Hannon ’15 Appreciated Frankfurt’s Diversity

Tadhg Hannon ’15 – Greetings from Germany! I am sitting on a train, waiting to depart Frankfurt for Belgium. Today we had the pleasure of visiting the European Central Bank. A highly intelligent and well-dressed Polish man gave us a presentation about ECB monetary policy and how the Euro currency is administered on this incredibly diverse continent. We also had the good fortune to have our seminar moved into the conference room on the top floor of the EuroTower, where we were able to sit in the same seats as the European Central Bank Board of Governors. This was a rare treat for any tour group, and something that we certainly could not have replicated in Baxter 212.

After our informative visit to the Central Bank we took to the streets of Frankfurt where we were treated to thousands of German mothers demonstrating against German educational policy. This afforded us a live look at European politics. Apparently the mothers of Germany are quite upset.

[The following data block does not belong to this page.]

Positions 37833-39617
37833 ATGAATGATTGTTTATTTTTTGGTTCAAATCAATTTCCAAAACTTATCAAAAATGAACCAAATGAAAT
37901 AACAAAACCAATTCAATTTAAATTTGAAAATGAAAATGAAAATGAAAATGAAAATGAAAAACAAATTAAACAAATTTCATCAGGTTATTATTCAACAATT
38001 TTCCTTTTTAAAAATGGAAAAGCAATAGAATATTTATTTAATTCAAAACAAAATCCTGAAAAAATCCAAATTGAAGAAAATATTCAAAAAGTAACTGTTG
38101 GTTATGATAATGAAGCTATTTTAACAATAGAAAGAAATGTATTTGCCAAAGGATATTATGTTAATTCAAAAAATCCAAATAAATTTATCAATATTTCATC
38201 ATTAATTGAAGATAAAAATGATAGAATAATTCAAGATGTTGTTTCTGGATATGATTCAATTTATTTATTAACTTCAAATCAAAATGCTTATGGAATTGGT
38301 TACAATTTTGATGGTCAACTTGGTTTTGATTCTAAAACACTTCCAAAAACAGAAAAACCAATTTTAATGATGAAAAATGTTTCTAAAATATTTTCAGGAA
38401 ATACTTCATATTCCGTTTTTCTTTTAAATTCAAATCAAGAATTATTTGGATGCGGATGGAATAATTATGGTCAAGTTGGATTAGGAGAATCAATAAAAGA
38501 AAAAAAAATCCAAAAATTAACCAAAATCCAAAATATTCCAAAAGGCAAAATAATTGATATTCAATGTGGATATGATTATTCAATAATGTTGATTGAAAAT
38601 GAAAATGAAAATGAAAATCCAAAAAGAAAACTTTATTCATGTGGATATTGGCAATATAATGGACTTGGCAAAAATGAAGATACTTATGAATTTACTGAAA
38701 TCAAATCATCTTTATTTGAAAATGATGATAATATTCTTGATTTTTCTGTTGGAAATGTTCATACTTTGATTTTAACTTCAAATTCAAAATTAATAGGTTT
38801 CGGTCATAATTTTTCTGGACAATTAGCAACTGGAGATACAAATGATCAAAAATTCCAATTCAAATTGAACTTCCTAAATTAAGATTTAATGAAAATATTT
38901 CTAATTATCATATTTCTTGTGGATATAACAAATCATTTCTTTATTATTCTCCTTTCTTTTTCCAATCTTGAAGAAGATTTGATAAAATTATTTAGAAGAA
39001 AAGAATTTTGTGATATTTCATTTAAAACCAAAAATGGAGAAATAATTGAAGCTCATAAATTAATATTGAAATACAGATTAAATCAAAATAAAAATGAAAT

Frankfurt is a fantastic city. The Main River runs through the center of city and provides a beautiful place to walk as the sun rises every morning. The best thing about Frankfurt is that although it is a major financial center and an important city within the European Union it is not a major tourist attraction. This has allowed us to get a better look of what actual German life is like. Frankfurt also has a large immigrant population, which exemplifies the freedom of movement and integration the has been a hallmark of the European Union. In Frankfurt you can dodge Germans riding bicycles while choosing between Turkish street vendors or an Italian bistro.

This is not to say that there is not anything to see in Frankfurt. Today I went and visited St. Paul’s Church, which was the seat of the first united German Parliament after the 1848 Revolution.

I would like to use this forum to thank the Rogge Fund for their generosity. Without the Rogge Fund this wonderful trip would not be possible. I have learned so much here in Europe that I could not have in Indiana.